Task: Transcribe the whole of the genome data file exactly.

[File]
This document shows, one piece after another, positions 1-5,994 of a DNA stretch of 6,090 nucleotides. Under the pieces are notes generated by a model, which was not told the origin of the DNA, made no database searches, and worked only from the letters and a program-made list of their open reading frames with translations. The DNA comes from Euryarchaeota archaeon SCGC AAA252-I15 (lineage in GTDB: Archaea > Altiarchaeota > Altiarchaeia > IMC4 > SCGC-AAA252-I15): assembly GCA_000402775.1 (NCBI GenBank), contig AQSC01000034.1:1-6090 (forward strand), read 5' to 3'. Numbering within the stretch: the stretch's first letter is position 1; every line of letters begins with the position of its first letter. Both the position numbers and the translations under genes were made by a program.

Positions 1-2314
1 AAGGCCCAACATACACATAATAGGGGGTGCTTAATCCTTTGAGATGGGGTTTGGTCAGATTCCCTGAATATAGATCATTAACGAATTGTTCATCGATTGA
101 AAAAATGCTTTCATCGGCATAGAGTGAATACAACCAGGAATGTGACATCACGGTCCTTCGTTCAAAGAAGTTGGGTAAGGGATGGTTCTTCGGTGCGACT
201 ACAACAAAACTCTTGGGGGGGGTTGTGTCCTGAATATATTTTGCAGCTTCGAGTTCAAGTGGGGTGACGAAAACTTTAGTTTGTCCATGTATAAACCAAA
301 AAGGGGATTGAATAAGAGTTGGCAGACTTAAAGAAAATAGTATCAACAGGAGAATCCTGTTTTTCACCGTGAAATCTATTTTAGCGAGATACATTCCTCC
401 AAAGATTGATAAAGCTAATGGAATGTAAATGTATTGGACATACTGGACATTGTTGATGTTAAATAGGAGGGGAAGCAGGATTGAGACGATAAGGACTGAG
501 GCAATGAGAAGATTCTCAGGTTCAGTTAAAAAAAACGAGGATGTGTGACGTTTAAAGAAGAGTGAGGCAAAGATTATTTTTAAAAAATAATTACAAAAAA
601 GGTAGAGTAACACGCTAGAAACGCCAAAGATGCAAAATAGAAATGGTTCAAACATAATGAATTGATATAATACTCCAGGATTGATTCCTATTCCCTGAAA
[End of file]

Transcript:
This document shows, one piece after another, positions 1-5,994 of a DNA stretch of 6,090 nucleotides. Under the pieces are notes generated by a model, which was not told the origin of the DNA, made no database searches, and worked only from the letters and a program-made list of their open reading frames with translations. The DNA comes from Euryarchaeota archaeon SCGC AAA252-I15 (lineage in GTDB: Archaea > Altiarchaeota > Altiarchaeia > IMC4 > SCGC-AAA252-I15): assembly GCA_000402775.1 (NCBI GenBank), contig AQSC01000034.1:1-6090 (forward strand), read 5' to 3'. Numbering within the stretch: the stretch's first letter is position 1; every line of letters begins with the position of its first letter. Both the position numbers and the translations under genes were made by a program.

Positions 1-2314
1 AAGGCCCAACATACACATAATAGGGGGTGCTTAATCCTTTGAGATGGGGTTTGGTCAGATTCCCTGAATATAGATCATTAACGAATTGTTCATCGATTGA
101 AAAAATGCTTTCATCGGCATAGAGTGAATACAACCAGGAATGTGACATCACGGTCCTTCGTTCAAAGAAGTTGGGTAAGGGATGGTTCTTCGGTGCGACT
201 ACAACAAAACTCTTGGGGGGGGTTGTGTCCTGAATATATTTTGCAGCTTCGAGTTCAAGTGGGGTGACGAAAACTTTAGTTTGTCCATGTATAAACCAAA
301 AAGGGGATTGAATAAGAGTTGGCAGACTTAAAGAAAATAGTATCAACAGGAGAATCCTGTTTTTCACCGTGAAATCTATTTTAGCGAGATACATTCCTCC
401 AAAGATTGATAAAGCTAATGGAATGTAAATGTATTGGACATACTGGACATTGTTGATGTTAAATAGGAGGGGAAGCAGGATTGAGACGATAAGGACTGAG
501 GCAATGAGAAGATTCTCAGGTTCAGTTAAAAAAAACGAGGATGTGTGACGTTTAAAGAAGAGTGAGGCAAAGATTATTTTTAAAAAATAATTACAAAAAA
601 GGTAGAGTAACACGCTAGAAACGCCAAAGATGCAAAATAGAAATGGTTCAAACATAATGAATTGATATAATACTCCAGGATTGATTCCTATTCCCTGAAA